"From this time forward he appears to have devoted his life almost exclusively to Freemasonry as exemplified and embodied in our Grand Lodge and its dependencies.

"In 1860 he entered the Grand Lodge as a Warden from his Lodge, and until the time of his death held office uninterruptedly in connection with our Body.

"He was appointed District Deputy Grand Master (First District) in 1864 while William Parkman was Grand Master, and the following year was appointed Deputy Grand Master, occupying that position during the year 1866.

"In the years 1872-3-4 he was Grand Master of our Grand Lodge, and the Proceedings for those years bear evidence of the personal care, attention and interest he showed in the welfare of the Craft. While his administration was marked by no great or spectacular event in our history, his great interest, his wisdom, care and thought, coupled with an enthusiasm then ripened by mature years and experience gave to our system of administration a method and direction that assisted to establish a policy, the benefits of which we enjoy to-day in our methods and habits of work. He was at the time of his death our oldest Past Grand Master.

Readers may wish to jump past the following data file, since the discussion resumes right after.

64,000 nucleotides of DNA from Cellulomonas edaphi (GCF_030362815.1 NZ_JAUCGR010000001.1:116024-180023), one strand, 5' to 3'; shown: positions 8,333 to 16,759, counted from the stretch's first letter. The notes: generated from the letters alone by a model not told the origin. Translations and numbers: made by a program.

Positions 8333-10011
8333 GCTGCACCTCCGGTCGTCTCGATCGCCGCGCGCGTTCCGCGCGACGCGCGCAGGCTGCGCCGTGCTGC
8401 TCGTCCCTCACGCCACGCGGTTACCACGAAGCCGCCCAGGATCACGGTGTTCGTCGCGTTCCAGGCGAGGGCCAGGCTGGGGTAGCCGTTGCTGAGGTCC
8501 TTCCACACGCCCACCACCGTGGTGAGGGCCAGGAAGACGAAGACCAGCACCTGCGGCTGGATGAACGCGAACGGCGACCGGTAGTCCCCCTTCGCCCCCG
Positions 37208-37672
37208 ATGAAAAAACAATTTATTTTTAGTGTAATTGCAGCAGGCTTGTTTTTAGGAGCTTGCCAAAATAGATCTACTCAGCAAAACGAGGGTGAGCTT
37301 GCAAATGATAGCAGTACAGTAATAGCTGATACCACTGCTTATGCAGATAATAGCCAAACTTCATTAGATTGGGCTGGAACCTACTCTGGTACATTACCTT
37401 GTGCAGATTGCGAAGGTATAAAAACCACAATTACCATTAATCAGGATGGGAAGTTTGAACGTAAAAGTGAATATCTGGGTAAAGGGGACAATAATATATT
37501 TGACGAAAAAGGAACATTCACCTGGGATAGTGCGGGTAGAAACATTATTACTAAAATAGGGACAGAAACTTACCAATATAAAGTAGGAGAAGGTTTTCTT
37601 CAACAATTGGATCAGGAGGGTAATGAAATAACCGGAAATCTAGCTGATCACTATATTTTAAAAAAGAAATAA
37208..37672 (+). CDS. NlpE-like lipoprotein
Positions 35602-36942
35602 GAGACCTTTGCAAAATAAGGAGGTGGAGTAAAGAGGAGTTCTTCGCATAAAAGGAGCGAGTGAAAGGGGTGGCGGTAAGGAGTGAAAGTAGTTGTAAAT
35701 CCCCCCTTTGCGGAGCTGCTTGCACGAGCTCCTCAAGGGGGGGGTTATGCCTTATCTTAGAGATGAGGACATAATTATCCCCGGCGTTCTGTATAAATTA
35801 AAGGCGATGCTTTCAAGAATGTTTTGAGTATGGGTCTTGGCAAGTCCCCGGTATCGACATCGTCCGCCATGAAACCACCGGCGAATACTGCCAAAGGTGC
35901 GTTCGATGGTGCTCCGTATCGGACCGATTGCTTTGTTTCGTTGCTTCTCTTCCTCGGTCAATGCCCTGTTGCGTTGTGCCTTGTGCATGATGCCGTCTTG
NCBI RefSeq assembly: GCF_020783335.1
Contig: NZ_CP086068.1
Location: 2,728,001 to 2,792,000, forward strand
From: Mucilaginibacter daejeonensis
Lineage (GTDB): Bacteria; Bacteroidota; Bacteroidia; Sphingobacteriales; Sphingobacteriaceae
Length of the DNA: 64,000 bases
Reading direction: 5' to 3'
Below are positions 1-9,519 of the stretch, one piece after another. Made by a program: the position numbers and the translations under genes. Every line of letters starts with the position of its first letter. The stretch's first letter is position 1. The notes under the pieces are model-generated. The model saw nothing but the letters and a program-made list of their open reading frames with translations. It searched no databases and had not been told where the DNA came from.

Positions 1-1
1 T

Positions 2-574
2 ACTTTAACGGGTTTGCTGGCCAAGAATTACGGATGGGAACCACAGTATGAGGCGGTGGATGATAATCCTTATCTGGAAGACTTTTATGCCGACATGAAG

"In 1864 he was elected one of the Board of Directors of the Grand Lodge, in which office he continued until 1881, when he became Recording Grand Secretary. During this same period, from 1867 to 1875, he was Chairman of the Finance Committee of the Grand Lodge, having practically entire charge of the management of its funds.

"He was a member of the Library Committee from 1875 to 1909; one of the Commissioners of Trials from 1877 to 1881; of the Charity Committee from 1898 to 1909.